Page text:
SAN DIEGO (CNS) - As the union representing Sharp Healthcare nurses prepares to strike Monday, hospital officials announced that they will be prepared with replacements, and will welcome nurses who don't strike.
"Many nurses have expressed appreciation for the generous wage increases Sharp has offered, and they are showing their commitment by planning not to honor the strike and be at work on Monday," Dan Gross, Sharp Healthcare's executive vice president, said Friday night. "For these nurses, patients come first."
Friday's daylong negotiation session failed to reach an agreement and union officials declined Sharp's offer to continue negotiating through the weekend.
"Sharp has not addressed in a meaningful way any of the nurses' core issues," said Jeff Rogers, a communications specialist for the United Nurses Associations of California/Union of Health Care professionals, which represents the nurses.
"This failure only escalates the nurse recruitment and retention crisis. At this time, negotiations have stalled and the nurses are prepared to conduct our announced strike."
Dan Gross, Sharp executive vice president, said his organization was "extremely disappointed that the union took this position."
"Clearly, the union's desire for a closed shop and the money it would net outweighs their commitment to assuring the nurses they represent do not experience the economic loss that accompanies a strike and the potential impact a strike can have on their patients and the community," Gross said.
Sharp executives said they have contracted with a firm to provide trained nurses during any walkout.
The Sharp Professional Nurses Network would have called off the strike if Sharp had agreed to a counteroffer in which new nurses would be required to pay union dues and those who did not would be fired, Rogers said.
According to a company statement, Sharp remains "committed to individual choice for its nurses when it comes to paying dues."
The nurses intend to return to work Thursday.
The union delivered the required 10-day notice to the hospital chain's management on Nov. 17, a week after 98 percent of around 2,200 Sharp nurses who cast ballots rejected the company's latest bargaining offer.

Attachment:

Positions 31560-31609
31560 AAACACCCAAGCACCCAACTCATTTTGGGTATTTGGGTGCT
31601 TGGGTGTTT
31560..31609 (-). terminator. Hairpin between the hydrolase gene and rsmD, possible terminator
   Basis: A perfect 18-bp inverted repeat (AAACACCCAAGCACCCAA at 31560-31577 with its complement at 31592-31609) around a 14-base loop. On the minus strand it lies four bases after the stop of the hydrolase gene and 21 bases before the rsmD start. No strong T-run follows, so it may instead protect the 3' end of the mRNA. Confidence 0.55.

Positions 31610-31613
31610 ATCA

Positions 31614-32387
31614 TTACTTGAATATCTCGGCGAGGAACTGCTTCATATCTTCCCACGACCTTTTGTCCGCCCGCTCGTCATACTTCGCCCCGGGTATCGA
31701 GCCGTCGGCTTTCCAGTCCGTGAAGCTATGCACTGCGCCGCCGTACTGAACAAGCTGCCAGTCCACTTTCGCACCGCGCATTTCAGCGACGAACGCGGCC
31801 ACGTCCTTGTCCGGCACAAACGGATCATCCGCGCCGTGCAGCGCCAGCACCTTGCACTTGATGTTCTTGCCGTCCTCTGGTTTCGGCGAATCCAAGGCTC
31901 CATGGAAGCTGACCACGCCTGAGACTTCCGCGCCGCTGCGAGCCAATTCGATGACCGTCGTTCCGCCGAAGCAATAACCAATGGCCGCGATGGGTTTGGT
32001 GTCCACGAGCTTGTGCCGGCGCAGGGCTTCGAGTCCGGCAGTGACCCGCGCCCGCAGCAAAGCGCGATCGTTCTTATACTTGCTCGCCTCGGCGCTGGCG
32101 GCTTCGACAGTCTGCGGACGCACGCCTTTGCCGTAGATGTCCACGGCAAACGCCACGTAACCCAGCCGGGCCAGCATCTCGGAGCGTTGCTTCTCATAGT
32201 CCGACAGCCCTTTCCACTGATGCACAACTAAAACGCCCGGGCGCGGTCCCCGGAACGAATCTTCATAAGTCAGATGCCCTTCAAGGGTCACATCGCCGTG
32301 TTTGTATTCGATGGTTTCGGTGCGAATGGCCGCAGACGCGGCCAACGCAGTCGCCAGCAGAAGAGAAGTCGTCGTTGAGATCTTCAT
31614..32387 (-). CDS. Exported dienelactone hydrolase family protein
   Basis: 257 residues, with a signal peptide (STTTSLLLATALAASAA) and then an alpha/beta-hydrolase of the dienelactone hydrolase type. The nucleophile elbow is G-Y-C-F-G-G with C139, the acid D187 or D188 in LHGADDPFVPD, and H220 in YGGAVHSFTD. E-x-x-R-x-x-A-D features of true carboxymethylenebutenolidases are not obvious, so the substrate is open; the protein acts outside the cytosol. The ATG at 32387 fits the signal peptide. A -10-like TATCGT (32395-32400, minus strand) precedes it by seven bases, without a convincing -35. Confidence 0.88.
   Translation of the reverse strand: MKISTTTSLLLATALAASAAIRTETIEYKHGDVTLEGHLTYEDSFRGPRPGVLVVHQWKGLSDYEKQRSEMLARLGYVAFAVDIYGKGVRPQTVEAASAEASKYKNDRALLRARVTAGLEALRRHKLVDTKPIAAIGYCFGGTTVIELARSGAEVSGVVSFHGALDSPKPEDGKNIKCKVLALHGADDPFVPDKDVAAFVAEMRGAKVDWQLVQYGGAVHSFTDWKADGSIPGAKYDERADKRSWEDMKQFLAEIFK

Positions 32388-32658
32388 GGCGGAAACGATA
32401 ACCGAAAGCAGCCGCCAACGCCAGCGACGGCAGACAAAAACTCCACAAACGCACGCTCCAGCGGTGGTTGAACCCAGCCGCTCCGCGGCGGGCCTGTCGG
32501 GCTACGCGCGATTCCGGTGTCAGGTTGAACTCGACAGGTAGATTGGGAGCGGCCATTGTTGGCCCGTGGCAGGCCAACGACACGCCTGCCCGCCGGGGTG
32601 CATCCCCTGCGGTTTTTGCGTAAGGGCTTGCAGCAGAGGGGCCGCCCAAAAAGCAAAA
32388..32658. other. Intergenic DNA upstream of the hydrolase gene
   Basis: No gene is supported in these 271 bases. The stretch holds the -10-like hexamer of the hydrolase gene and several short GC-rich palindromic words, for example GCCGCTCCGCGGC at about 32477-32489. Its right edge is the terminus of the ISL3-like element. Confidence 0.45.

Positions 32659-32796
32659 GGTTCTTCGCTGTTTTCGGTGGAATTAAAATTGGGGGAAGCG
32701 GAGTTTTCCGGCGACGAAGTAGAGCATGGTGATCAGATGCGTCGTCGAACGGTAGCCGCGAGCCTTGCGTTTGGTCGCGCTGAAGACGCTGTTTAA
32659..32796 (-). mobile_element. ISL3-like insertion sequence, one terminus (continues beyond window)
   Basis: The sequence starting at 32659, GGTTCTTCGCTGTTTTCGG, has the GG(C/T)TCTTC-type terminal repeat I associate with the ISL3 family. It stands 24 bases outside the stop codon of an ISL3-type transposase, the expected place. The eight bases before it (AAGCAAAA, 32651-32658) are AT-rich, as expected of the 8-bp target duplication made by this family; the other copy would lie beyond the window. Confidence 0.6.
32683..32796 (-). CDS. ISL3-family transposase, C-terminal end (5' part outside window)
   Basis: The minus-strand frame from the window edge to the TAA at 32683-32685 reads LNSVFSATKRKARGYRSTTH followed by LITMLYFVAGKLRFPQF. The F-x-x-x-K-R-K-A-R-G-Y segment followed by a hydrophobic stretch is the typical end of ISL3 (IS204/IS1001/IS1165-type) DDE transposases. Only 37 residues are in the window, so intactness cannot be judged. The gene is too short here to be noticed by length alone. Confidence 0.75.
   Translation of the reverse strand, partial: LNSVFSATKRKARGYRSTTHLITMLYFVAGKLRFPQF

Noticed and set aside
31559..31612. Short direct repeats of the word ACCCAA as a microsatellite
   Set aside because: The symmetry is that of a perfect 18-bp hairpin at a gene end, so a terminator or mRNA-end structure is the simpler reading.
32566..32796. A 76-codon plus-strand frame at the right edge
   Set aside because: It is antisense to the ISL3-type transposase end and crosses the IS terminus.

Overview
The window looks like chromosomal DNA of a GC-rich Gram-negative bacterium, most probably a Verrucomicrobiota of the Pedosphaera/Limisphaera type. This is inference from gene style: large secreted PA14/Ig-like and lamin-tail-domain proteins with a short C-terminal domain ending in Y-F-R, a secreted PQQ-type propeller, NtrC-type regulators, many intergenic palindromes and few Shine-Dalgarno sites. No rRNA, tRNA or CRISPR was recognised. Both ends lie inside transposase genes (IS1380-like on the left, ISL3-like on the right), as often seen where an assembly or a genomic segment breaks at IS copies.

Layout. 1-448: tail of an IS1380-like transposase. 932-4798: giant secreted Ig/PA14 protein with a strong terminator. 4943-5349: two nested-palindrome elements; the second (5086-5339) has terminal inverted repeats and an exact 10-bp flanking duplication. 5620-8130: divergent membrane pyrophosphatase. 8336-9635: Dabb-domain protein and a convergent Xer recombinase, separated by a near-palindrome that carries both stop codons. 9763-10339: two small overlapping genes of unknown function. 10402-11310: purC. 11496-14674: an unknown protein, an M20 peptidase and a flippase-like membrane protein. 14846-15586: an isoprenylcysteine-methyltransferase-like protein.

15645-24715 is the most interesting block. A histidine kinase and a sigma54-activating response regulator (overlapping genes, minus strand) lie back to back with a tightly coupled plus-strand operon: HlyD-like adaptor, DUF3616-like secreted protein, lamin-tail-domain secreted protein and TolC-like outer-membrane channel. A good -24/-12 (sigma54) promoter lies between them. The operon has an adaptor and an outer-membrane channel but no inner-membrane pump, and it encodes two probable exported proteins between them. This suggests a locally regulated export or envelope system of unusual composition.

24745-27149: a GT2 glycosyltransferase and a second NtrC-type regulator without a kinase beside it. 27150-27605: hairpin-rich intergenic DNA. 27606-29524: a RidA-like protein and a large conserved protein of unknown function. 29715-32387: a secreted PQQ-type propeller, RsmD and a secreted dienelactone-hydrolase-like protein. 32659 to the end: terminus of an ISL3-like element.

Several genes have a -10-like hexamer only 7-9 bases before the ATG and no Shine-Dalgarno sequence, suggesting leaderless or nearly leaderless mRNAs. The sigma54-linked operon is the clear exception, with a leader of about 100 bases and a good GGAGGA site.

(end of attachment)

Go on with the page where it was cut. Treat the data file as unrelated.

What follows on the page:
One core issue listed by the union is pay, which union officials say is not in line with other large San Diego health care companies.
A second core issue is how to deal with cancellations when a nurse reports for his or her regularly-scheduled shift and is sent home.
Other issues include union representatives having access to the nurses in the hospitals and requiring employees to join the union.
Sharp officials said they had "offered numerous concessions and enhancements to previous proposals," which included changes in compensation and union representative access to hospitals.
Sharp previously offered to hike base pay by 16 to 26 percent over a three-year period, with nearly half implemented in the first year, according to the company.
However, union President Christina Magnusen said that was not entirely accurate.
"Only a quarter of the nurses could get that raise, at most," Magnusen said. "It's subject to management favoritism.
"Some nurses could actually see pay cuts under that proposal and raises gained one year could be taken away the next. Clearly, it's not going to recruit and retain strong nurses."
According to Sharp, a report from the California Hospital Association found that the chain's 2015 full- and part-time nursing turnover rate was 8.4 percent, the lowest in San Diego County -- and this year's numbers were about the same.
Several dogs are in the custody of San Diego County, after a Lomita woman reported that her six dogs were attacked and some killed by a group of pit bulls.
Thousands of people marched through downtown San Diego and San Marcos in the second annual Women's March Saturday. The San Diego event began at 10 a.m. at the downtown Waterfront Park on Pacific Highway, while the North County event began at 11 a.m. at Palomar College.
Thousands of people marched through downtown San Diego and San Marcos in the second annual Women's March Saturday. The San Diego event began at 10 a.m. at the downtown Waterfront Park on Pacific Highway, while the North County event began at 11 a.m. at Palomar College. The two marches were held in conjunction with other marches across the country.
The federal government shut down at the stroke of midnight Friday, which prompted the closure of many federal operations, such as national parks and monuments and that included the shutdown of Cabrillo National Monument.
Chilly temperatures and scattered showers started the weekend. Temperatures at the coast and inland communities hovered around 60 degrees with some areas of San Diego County receiving rain during the morning hours.
A transient accused of fatally stabbing a man after they got into an argument near a 7-Eleven store in Poway pleaded not guilty Friday to a murder charge.
Coastal rail closures could complicate the commute for the thousands of people expected at Women's Marches set for downtown San Diego and San Marcos Saturday, though additional transit options are being made available.
A man arrested in the doctor's lounge at Sharp Grossmont Hospital in La Mesa after claiming to be an anesthesiologist pleaded not guilty Friday to a felony charge of treating the sick without a certificate.
People who bought new homes in Otay Ranch's Village of Escaya can start moving in Friday - later than planned but after the developer took steps to address methane found at the site.
Recent assaults by tactical teams on prototypes of President Donald Trump’s proposed wall with Mexico found their imposing heights should stop border crossers, The Associated Press has learned, a finding that’s likely to please security hawks but raise concerns about costs and environmental damage.